From the “did you know?” file comes the “disposable syringe and the tranquilliser dart” used by millions every day in the tranquillisation of wild animals and, unbeknownst to many, I’m sure, developed by Christchurch veterinarian Colin Murdoch more than 40 years ago.

As someone with a bit of a bath fetish, I was also interested in Robert Mischefski’s “bath delight”, a foam padded sheet that can be secured to the bath by rubber suckers to improve its contour. This was inspired by Mischefski’s fiancée who complained that the bath had too many hard corners. Mischefski market‑researched the invention around Palmerston North bathroom companies (I presume because that is his home town, or do Palmerston Northers bathe more than the rest of the country?) who gave the thumbs up.

Mischefski enrolled in a business development course, wrote a business plan, patented the product, became an accountant and continues to fine‑tune the product. This includes incorporating massage nodules, developing a baby‑version, as well as a device to lift dogs into the bath or shower (are dogs difficult? do people really bathe their dogs inside?).

An afterword informs budding visionaries where to get patent advice, and an appendix lists patents issued to Kiwis since 1992: a fantastic array of gizmos and gadgets, such as a railway wagon derailment detector, directions for boning meat, a Wasabia Japonica growing method, a traffic light controller for model railroads, a dog collar with six lights, an “oral administrator” and “an improvement relating to a stationary item”. No flying bicycles.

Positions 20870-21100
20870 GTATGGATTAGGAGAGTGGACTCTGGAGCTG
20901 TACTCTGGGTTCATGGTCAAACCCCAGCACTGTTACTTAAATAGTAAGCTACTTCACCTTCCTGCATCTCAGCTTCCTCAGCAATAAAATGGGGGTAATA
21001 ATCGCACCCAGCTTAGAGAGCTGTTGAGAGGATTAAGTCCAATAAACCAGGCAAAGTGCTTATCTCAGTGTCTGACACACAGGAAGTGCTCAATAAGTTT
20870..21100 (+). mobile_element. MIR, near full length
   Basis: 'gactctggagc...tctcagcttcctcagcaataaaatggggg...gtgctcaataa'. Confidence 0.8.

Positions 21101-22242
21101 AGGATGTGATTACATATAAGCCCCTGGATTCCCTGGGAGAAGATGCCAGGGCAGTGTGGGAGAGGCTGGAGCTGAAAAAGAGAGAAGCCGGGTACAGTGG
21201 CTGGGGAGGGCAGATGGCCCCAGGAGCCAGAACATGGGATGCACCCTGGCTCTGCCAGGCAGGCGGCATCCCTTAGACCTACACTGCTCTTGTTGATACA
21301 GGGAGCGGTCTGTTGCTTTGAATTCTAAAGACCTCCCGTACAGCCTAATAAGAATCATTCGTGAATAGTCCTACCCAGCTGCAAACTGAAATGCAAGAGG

Kiwi Ingenuity is in an easy‑to‑read, colloquial style which is a bit sloppy at times: there are too many words and it deserved more time with designers. An address telling readers where products could be bought or further investigated would have not gone amiss.

Riley’s book fills an important space in New Zealand’s inventive history, about which very little else seems to have been written, unless you count J E L Baldwin’s 15‑page monologue, A History of the Patent Profession in New Zealand, and Suppressed Inventions and Other Discoveries, by Dr Brian O’Leary (Auckland Institute of Technology Press, 1994), which is of great appeal to anyone with an unhealthy interest in “fluoride”.

Kiwis being inventive and ingenious souls, there must be a treasure‑trove of other odds and ends that would fill another book. There is probably stuff right under your nose.

“I never noticed this thing before, Andrew. What is that?” Woody Allen is asked by his movie wife.

“Oh, it’s my spirit ball, if it works. I doubt that it’s going to, but it penetrates the unseen world.”

“Oh, yeah. What unseen world are we talking about?”

“You do admit that there’s more to life, more than meets the eye. Either that or I weep….”

“Like what?”

“Like ectoplasm, like various energies. I want that thing to emit light rays and capture our future and the past.”

Antonius Papaspiropoulos is a Wellington public relations consultant. He is working on a flying bicycle.